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Scotland on Film

by ozufan
Out of the mists comes the kilted highlander as the sound of the pipes skirl. A village awakening or a pretty highland girl at a ceilidh awakes a mysticism within you as the Northern Lights flash. This is a work in progress as I dredge my memory of all the McFilms. A train pulls into Waverley station in Edinburgh and a passenger looking for the racing results leans out of the window and addresses a paperboy: “Speaka da English”. The 39 Steps What is a hielander? This? Culloden Or this? Brigadoon “A world in which the shortest skirts are worn by ……man” : Narration in The Battle of the Sexes A romanticised past is staring us in the face:… Read more

Out of the mists comes the kilted highlander as the sound of the pipes skirl. A village awakening or a pretty highland girl at a ceilidh awakes a mysticism within you as the Northern Lights flash. This is a work in progress as I dredge my memory of all the McFilms.


A train pulls into Waverley station in Edinburgh and a passenger looking for the racing results leans out of the window and addresses a paperboy: “Speaka da English”. The 39 Steps


What is a hielander? This? Culloden


Or this? Brigadoon

“A world in which the shortest skirts are worn by ……man” : Narration in The Battle of the Sexes


A romanticised past is staring us in the face: The Ghost Goes West

However the use of the kilt is not straightforward, notice how it is the anglicised authority that is tartaned up in these films


The anglicised laird in The Maggie


Who could be more English than Robert Morley in The Battle of the Sexes


Local Hero: As much a construct as Brigadoon


Industrial Scotland from Red Ensign, Michael Powell’s first Scottish film.

SPORT

Scottish sport is dominated by fitba, and fitba is dominated by Celtic and Rangers; together known as the Old Firm.


Shot at Glory

One catholic, the other protestant, using one of them as the basis for a film would alienate the other side, so the football film looked a dead duck until Robert Duvall had the idea of CGI’ing Rangers legend Ally McCoist into a Celtic strip. Shame he couldn’t sort out Ally’s acting.


Shot at Glory

The Scots are a stubborn nation, even when it comes to the Olympics. There are points of principle to follow. Eric Liddell will not run on a Sunday, Geordie won’t perform unless he can wear the kilt and Graeme Obree insists on building bikes from washing machines.


“The Sabbath’s not a day for playing football” Chariots of Fire


“Come away my wee Geordie” Geordie


Returning to his bike after setbacks have almost destroyed him. The Flying Scotsman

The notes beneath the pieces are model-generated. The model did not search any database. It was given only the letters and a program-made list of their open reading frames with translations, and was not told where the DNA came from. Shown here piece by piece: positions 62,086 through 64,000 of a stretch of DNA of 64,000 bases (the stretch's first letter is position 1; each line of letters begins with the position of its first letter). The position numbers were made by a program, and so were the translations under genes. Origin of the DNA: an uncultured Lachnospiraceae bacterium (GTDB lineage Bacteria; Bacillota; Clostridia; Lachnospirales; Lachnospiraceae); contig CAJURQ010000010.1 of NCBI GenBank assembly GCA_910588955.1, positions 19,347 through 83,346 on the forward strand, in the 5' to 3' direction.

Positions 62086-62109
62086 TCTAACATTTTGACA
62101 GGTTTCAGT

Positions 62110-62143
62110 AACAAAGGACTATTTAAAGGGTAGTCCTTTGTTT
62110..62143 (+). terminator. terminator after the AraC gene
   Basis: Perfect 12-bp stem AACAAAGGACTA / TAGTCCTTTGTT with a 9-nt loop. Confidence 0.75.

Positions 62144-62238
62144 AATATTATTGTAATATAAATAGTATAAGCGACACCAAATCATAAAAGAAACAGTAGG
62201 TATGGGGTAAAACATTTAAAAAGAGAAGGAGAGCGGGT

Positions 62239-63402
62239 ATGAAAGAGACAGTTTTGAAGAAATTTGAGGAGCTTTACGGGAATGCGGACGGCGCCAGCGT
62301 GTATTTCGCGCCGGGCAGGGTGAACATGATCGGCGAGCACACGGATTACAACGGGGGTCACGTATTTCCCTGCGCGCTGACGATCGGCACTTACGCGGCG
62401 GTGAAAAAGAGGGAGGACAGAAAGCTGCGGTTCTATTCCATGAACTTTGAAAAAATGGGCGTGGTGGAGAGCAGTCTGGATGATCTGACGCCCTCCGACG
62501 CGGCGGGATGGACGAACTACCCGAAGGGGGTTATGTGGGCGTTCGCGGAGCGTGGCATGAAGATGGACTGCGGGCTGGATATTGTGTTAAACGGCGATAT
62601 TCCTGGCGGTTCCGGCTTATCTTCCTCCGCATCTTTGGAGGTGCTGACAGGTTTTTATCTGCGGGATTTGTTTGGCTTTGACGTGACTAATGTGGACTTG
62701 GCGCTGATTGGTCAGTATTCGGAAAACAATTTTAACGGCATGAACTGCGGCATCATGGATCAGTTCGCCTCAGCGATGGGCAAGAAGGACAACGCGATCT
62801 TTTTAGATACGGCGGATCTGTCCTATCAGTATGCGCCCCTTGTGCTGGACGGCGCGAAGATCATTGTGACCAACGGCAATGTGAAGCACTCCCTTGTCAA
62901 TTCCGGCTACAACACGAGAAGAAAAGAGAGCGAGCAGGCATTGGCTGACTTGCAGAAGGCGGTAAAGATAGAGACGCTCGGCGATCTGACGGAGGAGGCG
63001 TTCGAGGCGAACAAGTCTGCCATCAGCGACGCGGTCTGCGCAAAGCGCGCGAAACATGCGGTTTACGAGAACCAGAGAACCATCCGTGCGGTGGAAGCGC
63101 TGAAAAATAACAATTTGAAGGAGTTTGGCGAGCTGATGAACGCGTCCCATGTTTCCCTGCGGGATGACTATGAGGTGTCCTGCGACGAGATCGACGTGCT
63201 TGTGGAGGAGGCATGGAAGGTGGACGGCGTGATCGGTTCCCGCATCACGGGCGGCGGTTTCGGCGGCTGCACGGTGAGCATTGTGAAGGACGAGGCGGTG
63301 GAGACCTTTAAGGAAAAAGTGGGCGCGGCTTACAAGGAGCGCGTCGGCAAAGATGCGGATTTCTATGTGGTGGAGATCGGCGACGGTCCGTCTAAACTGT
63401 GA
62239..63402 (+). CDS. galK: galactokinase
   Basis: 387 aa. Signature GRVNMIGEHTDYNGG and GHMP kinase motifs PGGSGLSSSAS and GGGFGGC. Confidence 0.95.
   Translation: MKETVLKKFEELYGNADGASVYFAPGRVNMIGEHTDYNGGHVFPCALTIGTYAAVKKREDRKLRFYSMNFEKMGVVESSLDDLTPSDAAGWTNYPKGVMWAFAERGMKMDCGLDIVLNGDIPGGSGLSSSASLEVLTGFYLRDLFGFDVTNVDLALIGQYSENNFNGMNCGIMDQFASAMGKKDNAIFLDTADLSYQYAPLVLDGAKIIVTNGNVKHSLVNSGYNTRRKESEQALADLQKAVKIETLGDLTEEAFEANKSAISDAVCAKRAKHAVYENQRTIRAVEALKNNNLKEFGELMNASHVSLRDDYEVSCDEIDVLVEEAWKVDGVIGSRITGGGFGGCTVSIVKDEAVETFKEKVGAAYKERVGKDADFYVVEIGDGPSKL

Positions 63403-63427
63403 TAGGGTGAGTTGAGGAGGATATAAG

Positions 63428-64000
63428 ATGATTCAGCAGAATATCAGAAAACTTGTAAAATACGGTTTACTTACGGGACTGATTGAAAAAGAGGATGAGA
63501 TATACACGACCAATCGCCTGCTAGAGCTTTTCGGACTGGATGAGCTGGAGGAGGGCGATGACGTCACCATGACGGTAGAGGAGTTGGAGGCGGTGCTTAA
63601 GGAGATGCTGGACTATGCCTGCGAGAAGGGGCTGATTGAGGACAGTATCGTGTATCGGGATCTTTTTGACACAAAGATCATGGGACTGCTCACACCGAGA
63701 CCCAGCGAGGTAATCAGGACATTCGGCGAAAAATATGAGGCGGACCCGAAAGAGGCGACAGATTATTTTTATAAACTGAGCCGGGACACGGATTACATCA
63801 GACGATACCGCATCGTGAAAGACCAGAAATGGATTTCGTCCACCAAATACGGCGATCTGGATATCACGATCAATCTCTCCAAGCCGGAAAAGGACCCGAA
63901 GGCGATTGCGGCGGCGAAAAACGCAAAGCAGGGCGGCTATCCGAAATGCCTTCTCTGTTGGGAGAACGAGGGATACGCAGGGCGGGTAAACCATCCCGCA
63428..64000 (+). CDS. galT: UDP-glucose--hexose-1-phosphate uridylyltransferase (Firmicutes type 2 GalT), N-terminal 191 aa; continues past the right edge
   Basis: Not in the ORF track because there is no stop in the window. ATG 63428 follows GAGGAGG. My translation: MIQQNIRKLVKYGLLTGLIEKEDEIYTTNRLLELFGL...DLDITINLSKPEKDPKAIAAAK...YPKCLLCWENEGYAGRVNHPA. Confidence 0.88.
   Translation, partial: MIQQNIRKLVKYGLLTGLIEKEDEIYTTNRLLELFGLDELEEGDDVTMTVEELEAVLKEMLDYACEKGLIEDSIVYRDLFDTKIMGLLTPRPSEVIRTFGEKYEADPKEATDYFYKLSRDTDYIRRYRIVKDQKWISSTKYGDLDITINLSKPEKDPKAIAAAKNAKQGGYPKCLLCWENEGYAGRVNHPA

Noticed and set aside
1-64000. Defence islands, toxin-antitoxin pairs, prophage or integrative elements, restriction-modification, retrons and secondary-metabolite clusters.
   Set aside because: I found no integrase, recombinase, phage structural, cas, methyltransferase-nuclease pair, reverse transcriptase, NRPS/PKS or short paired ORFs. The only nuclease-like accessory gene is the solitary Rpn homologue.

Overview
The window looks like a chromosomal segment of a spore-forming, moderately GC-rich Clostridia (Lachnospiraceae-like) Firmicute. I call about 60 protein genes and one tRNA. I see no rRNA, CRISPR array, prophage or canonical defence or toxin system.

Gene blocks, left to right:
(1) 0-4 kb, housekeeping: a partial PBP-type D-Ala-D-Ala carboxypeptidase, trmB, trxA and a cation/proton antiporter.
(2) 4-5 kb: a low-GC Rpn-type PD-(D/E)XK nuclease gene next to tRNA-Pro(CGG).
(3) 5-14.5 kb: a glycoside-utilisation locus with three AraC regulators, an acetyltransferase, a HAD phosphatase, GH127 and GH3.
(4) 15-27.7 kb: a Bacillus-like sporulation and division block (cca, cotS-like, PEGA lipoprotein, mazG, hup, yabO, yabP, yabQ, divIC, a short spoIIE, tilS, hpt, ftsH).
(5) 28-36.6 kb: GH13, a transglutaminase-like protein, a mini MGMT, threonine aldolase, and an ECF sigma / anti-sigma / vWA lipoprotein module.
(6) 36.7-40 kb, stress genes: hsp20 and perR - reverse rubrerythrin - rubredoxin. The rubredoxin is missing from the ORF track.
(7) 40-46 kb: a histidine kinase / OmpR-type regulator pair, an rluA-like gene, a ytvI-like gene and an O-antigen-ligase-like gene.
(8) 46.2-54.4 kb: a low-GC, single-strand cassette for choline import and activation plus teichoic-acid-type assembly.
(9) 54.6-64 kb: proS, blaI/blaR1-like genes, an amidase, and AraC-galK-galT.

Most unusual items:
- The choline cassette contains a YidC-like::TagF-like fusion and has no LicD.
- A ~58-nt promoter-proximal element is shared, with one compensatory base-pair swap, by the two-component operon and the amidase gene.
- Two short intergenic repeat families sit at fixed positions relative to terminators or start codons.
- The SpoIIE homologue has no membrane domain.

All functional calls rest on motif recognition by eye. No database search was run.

The Execution of Mary, Queen of Scots (Alfred Clark, 1895): The Bride of Lammermoor: A Tragedy of Bonnie Scotland (J. Stuart Blackton, 1909): Rob Roy (Arthur Vivian, 1911): The Little Minister (James Young, 1913): Mairi: The Romance Of A Highland Maiden (Andrew Paterson, 1913) The Heart of Midlothian (Frank Wilson, 1914): The Little Minister (Percy Nash, 1915): Kidnapped (Alan Crosland, 1917): Kilties Three (Maurice Sandground, 1918): The Little Minister (Penrhyn Stanlaws, 1921): Rob Roy (W.P. Kellino, 1922): The Little Minister (David Smith, 1922): Bonnie Prince Charlie (Charles Calvert, 1923): The Loves of Mary Queen of Scots (Denison Clift, 1923): Maria Stuart, Teil 1 und 2 (Friedrich Feher and Leopold Jessner, 1927): Putting Pants on Philip (Clyde Bruckman, 1927): Annie Laurie (John S Robertson, , 1929): The Black Watch (John Ford, 1929): Loves of Robert Burns (Herbert Wilcox, 1930): 7 till 5 (Norman McLaren, 1933):

Red Ensign (Michael Powell, 1934): A patriotic quota quickie that is far from the spirit of Red Clydeside and tanks in George Square.
The Little Minister (Richard Wallace, 1934):
Ghost Goes West (Rene Clair, 1935):
The 39 Steps (Alfred Hitchcock, 1935):
Mary of Scotland (John Ford, 1936):
Storm in a Teacup (Ian Dalrymple and Victor Saville, 1937):
The Edge Of The World (Michael Powell, 1937):
Wee Willie Winkie (John Ford, 1937):
Kidnapped (Alfred L. Werker , 1938):
Marigold (Thomas Bentley, 1938):
Mony a Pickle (Norman McLaren, 1938): Back then the GPO produced some of the great documentaries, nowadays they can’t even deliver the post on time. Call that progress?
The Spy In Black (Michael Powell, 1939):
Das Herz der Kצnigin (Carl Froelich, 1940):
Cottage To Let (Anthony Asquith, 1941):
The Ghost of St. Michael’s (Marcel Varnel, 1941):
Shining Victory (Irving Rapper, 1941):